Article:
Ruthlessness when it matters is a trait that England have lacked; they’ve been notorious for not taking the chance to hammer the final nail into the opposition’s coffin. Now, though, I think they’ve learned how to do that and are better than Australia in that respect. Strauss and Flower have made them into a consistent unit that seizes the opportunity and, if a Test is there to be won, they go and win it.
Strauss has had his doubters but has made all the right noises, all the right moves and has gone from strength to strength. He is one of the boys but also the right stature to lead the side. While I’m sure he can give the hairdryer treatment when necessary, and can be ruthless at times, he’s generally a very calm, assured kind of guy with a rock-solid inner determination and he imbues the team with those qualities. He is also very well supported by coach Andy Flower and the pair have struck up a fantastic relationship.
A fabulous batsman, Ponting is Aussie through and through. He is nuggety, will get stuck in, scrap, spit and fight for the cause. His leadership is good but does get decisions wrong, such as not playing a spinner at the Oval in the deciding fifth Test of the last series. He perhaps found it easier to lead the side when he came in – even I could have captained that team – but now he faces a career defining moment. If he loses this he won’t be remembered as a great skipper but as one who lost three Ashes series.
Johnson is a world-class performer but goes through bad patches. He can be great, or all over the shop, as he was at Lord’s last year. Australia don’t have performers with the impact of a Shane Warne or a Glenn McGrath any more, and I feel England can get stuck into their bowlers. Even if they do well you’d still fancy England to have chances. Spinner Doherty was a surprise choice and the key question for me is how well he is able to perform.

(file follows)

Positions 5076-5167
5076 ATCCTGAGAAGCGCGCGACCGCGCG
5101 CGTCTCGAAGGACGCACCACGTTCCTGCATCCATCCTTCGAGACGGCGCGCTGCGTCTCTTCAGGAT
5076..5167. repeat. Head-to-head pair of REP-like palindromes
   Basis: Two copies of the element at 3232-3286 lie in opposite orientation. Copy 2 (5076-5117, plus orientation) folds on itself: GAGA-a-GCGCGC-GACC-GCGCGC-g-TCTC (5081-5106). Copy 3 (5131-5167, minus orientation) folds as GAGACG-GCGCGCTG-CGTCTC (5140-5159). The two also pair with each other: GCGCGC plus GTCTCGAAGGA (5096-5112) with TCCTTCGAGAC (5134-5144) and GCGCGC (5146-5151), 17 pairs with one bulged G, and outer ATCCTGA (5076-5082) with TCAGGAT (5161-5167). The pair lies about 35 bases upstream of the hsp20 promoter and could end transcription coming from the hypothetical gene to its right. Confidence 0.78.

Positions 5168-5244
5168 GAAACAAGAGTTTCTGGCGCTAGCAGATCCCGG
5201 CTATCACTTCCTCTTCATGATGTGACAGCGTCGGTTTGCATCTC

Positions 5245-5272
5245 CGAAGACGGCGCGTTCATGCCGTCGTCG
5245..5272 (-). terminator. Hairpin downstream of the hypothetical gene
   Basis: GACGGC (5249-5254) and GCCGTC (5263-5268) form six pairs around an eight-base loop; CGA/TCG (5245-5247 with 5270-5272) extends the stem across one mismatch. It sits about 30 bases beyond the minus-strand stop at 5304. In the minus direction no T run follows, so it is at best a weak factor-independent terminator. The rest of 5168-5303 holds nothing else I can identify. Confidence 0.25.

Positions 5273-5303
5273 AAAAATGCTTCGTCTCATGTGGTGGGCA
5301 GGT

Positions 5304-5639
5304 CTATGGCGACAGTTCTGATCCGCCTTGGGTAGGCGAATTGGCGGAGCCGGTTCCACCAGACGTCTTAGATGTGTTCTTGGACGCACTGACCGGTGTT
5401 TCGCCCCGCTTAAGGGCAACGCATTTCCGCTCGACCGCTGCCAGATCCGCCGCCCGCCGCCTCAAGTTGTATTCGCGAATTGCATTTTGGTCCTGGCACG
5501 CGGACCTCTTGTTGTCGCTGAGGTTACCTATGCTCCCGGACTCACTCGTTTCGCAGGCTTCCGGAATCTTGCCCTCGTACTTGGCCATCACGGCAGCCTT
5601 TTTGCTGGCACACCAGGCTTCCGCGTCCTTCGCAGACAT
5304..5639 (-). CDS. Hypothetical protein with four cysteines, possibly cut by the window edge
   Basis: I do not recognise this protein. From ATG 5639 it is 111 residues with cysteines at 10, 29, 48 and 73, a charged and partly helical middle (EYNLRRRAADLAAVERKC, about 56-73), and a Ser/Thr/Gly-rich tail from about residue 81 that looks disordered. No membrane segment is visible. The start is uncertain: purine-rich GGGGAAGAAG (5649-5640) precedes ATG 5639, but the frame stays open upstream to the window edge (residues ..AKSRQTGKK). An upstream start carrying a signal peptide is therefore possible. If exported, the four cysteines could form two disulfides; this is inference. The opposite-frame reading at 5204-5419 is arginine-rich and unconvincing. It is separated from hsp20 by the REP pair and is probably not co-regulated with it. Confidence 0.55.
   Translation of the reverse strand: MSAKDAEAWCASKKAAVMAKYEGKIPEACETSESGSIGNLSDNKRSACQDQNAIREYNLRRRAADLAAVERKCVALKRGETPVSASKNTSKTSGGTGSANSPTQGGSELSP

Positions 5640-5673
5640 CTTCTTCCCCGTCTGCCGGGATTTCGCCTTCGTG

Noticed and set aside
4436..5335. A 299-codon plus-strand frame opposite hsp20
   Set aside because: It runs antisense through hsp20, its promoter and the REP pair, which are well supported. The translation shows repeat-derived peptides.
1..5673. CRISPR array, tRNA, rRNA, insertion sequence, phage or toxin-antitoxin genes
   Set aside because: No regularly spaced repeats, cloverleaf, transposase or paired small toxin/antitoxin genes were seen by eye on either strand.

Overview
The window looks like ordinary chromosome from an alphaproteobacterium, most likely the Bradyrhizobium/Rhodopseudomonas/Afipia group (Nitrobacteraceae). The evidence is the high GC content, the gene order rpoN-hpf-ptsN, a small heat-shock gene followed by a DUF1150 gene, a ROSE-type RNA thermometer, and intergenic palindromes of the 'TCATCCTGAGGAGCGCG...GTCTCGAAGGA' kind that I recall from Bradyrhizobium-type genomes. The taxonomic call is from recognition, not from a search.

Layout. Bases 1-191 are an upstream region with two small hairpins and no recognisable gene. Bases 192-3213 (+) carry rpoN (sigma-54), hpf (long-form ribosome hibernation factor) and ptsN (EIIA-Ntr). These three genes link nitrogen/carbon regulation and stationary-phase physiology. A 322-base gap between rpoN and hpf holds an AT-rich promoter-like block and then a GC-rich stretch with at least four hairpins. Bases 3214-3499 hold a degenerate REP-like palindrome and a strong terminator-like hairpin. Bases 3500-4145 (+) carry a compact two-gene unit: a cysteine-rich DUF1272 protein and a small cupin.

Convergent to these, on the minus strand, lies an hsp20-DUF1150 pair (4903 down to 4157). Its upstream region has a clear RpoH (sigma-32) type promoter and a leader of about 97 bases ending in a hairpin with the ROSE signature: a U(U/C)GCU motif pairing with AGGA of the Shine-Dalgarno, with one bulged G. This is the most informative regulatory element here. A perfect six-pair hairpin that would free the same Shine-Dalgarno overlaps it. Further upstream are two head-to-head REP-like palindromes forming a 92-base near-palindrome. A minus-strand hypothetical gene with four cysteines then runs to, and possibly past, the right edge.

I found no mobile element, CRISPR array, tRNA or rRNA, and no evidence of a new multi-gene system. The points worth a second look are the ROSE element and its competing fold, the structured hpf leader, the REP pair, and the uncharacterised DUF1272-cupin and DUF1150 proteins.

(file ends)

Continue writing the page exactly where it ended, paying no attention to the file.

They always have a decent batting line-up, and this is no exception, although they are short of confidence. Watson is great at getting runs but I’m not sure about him as an opening batsman. Clarke, an injury doubt, is a good player and Ponting, whatever anyone says about his skills as a captain, is undoubtedly a class batsman. But you feel they are susceptible to a collapse and that the middle order can be got at. England will look to attack the likes of North and Katich.
PLAYING IN AUSTRALIA: 9
The Aussies will of course know the surfaces and the Kookaburra ball better, and be more familiar with the weather, so those factors should work in their favour. The surface at Sydney traditionally spins, Perth is bouncy, while in Brisbane it’ll swing and bounce. Australia will also have a hostile home crowd on their side. England will get sledged, they’ll get stick, but then I always quite enjoyed and relished that, so it can provide extra motivation.
BIG GAME MENTALITY: 7
Spectacular collapses used to be the preserve of the English but Australia seem the more likely to do that now, especially judging by some of their Ashes warm-up matches. Looking way back, if the Aussies found themselves 150-5 they would so often carve out a 320 from somewhere and get themselves back into the contest. They seem to have lost that trait while England have found a killer instinct they previously lacked.